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Maximizing Protection

Personal protective equipment is a key component of effective infection control in the dental operatory.

Proper infection control is a crucial aspect of every dental hygiene practice setting. Without it the safety of the work environment is compromised, which results in a setting where a wide array of diseases may be transmitted to patients and practitioners. An important component of infection control protocol is the use of personal protective equipment (PPE), which includes any type of face mask, glove, or clothing that serves as a barrier between infectious materials and the skin, mouth, nose, or eyes (mucous membranes).

Surgical face masks and protective eyewear are integral components of PPE and help contribute to a safer work environment. Face mask fit along with filtration and protective eyewear protocols are important in reducing contamination of the mucous membranes and skin surrounding the eyes, nose, and mouth as well as injury and infections. Their proper use may be overlooked in the hectic day-to-day activities of practice—compromising the safety and health of both practitioners and patients.

Dental hygiene procedures involving air-water syringes, ultrasonic scaling devices, and polishing procedures generate aerosols, which produce potentially hazardous droplets and splatter that are contaminated with bacteria and blood.1 Mycobacterium tuberculosis, staphylococci, streptococci, herpes simplex virus, cytomegalovirus, and hepatitis B and C are examples of pathogenic microorganisms transmitted in the dental practice setting through the inhalation of airborne microbes and contact with the mucous membranes via droplets and splatter.1-3


Donning of face masks has long been advocated to protect oral care clinicians’ mucous membranes of the nose and mouth from exposure to aerosol and splatter generated during patient care. However, dental hygienists desiring the best protection from these hazards must choose a mask that fits properly, is fluid resistant, and effective in filtering debris and splatter. Also important is correct usage during and after patient care. Face masks vary widely in style, types, and sizes and selection should be based on fit and intended application.4 The “one size fits all” mask approach where all procedures are completed with the same type of mask by all office staff should be revisited. Mask selection based on both proper fit and given application or exposure risk of the activity is a more contemporary approach.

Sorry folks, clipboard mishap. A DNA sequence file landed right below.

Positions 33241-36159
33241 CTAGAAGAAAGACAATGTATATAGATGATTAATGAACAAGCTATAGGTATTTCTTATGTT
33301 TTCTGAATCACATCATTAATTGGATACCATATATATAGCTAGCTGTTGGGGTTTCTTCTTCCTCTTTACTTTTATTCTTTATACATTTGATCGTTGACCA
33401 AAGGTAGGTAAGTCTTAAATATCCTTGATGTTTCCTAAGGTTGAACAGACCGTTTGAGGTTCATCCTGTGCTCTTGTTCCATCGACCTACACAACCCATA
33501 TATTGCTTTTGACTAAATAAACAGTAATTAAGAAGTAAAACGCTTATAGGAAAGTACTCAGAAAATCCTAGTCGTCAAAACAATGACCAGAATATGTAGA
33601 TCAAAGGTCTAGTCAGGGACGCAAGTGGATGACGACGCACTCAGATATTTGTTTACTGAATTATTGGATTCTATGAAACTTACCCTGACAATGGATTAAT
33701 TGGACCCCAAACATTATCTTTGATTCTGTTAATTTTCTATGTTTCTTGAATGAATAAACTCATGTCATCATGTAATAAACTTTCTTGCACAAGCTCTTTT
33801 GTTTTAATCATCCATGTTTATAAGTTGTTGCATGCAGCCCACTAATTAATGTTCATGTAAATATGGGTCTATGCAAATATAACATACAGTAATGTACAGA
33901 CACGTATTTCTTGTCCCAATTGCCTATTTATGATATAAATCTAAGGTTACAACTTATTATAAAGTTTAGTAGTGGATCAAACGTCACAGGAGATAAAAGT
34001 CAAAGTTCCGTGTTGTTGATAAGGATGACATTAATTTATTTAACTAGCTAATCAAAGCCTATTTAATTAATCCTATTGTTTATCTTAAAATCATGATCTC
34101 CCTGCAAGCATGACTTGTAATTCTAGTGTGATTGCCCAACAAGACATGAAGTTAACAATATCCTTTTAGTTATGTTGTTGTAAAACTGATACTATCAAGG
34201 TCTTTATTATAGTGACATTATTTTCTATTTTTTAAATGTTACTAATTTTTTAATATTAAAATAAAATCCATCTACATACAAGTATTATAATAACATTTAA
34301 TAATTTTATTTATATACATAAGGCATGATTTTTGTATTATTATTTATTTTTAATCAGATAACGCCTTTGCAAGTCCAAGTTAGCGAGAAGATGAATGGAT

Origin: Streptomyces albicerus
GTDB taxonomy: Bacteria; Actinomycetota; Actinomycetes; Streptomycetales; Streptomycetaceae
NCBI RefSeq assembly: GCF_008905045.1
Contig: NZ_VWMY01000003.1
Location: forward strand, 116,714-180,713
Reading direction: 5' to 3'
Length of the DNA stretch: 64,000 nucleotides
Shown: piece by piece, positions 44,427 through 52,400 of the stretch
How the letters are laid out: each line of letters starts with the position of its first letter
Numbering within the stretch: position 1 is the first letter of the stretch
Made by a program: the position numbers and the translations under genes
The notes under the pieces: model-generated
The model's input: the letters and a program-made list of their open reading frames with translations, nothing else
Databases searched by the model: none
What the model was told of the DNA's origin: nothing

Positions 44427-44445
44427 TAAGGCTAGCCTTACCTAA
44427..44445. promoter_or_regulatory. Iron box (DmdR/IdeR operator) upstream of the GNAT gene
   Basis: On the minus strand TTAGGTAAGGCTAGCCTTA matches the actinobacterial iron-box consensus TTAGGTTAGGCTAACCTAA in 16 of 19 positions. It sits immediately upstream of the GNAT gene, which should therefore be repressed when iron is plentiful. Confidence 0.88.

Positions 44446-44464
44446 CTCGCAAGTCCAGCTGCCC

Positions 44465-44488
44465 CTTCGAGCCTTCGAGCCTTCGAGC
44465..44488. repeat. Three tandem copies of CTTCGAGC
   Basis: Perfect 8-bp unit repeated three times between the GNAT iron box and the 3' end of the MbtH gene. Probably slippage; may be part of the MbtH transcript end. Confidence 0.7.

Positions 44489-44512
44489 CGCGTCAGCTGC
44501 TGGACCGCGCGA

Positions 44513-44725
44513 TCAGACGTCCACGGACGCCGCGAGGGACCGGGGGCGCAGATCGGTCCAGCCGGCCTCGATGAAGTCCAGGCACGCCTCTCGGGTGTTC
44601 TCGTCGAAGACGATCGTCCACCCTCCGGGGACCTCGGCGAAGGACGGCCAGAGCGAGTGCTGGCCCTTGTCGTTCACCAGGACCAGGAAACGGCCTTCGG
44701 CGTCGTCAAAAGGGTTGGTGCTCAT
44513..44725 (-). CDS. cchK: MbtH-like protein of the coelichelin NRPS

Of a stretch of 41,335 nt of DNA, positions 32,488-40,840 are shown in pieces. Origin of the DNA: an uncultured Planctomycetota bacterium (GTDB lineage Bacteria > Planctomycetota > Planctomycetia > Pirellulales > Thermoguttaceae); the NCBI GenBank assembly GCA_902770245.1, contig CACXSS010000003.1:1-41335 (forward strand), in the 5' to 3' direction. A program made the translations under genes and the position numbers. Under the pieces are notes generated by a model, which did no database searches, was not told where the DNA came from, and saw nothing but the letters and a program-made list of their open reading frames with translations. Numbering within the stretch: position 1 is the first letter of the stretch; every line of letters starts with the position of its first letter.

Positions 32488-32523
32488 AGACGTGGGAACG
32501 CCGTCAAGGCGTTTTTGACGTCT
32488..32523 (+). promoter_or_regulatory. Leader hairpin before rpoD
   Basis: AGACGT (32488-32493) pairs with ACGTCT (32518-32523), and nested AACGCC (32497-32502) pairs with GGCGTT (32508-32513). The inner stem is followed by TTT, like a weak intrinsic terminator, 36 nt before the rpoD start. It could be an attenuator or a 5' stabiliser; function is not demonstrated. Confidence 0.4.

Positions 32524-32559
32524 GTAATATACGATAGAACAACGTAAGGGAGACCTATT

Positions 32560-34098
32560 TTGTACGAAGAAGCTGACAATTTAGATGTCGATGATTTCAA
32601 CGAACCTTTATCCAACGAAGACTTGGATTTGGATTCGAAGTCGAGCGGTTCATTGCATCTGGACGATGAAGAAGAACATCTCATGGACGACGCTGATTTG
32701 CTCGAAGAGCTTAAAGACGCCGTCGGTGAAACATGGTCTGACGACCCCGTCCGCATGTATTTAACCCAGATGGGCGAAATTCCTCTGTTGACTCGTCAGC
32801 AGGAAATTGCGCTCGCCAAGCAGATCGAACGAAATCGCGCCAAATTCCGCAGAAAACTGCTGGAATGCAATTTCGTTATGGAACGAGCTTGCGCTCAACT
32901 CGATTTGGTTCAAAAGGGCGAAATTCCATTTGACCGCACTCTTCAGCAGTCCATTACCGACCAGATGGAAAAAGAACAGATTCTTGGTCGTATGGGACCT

Composed of several layers of synthetic material, face masks are designed to filter and collect microscopic particles that come directly in contact with the mask.5 Recommended face masks for dentistry should have a bacterial filtration of 95% for a particle range of 3 µm to 5 µm in diameter.1 Bacterial filtration efficacy (BFE)—the effectiveness of medical face mask material to prevent passage of aerosolized bacteria—is expressed in the percentage of a known quantity that does not pass the medical face mask material at a given aerosol flow rate.6 A particle size of 1 µm to 6 µm provides acceptable BFE. Most of the particles created by dental procedures are large droplets and splatter and are not carried into the lungs.6,7 These particles can still enter the mucous membranes of the eyes, nose, or mouth and are capable of pathogen transmission.


Low, moderate, or high barrier protection categories, as determined by the American Society for Testing Materials (ASTM) guidelines, aid in determining the best mask type for the procedure to be performed.8 In addition to BFE, particulate filtration efficiency (PFE) is also used to test the efficacy of a mask by evaluating its ability to filter particles spore size of 0.1 µm to 1.0 µm. Based on these ASTM guidelines, manufacturers divide masks into levels of protection. Dental hygienists need to understand that the greater the protection, the harder the mask is to breath through. A low level mask category, although meeting OSHA standards for all dental hygiene procedures, is optimal for oral examinations, hand instrumentation, fluoride treatments, and basic laboratory work, all of which are procedures that involve no spray or aerosols. The moderate performance mask provides PFE= 98.5% at 0.5 µm and provides excellent protection during dental procedures such as a dental prophylaxis, which involves a lower level of aerosol production. Maximum protection from higher aerosol-producing procedures, such as ultrasonic scaling for long periods of time, oral examinations for higher risk patients, air polishing, and air-water syringes, are best met with a high barrier protection mask that provides a PFE= 99.8% at 0.1 µm as compared to the PFE= 98% at 0.1 µm of a low level mask. The manufacturer’s labeling of these types of barrier protection assist dental hygienists in making informed decisions about mask selection. Anticipated aerosol production should be used as the criterion for mask selection as it is impossible to measure the exact amount of aerosol each dental hygiene procedure will produce. However, the choice should be a mask that covers the nose, mouth, facial hair, and fits snugly against the sides of the head with no gaps.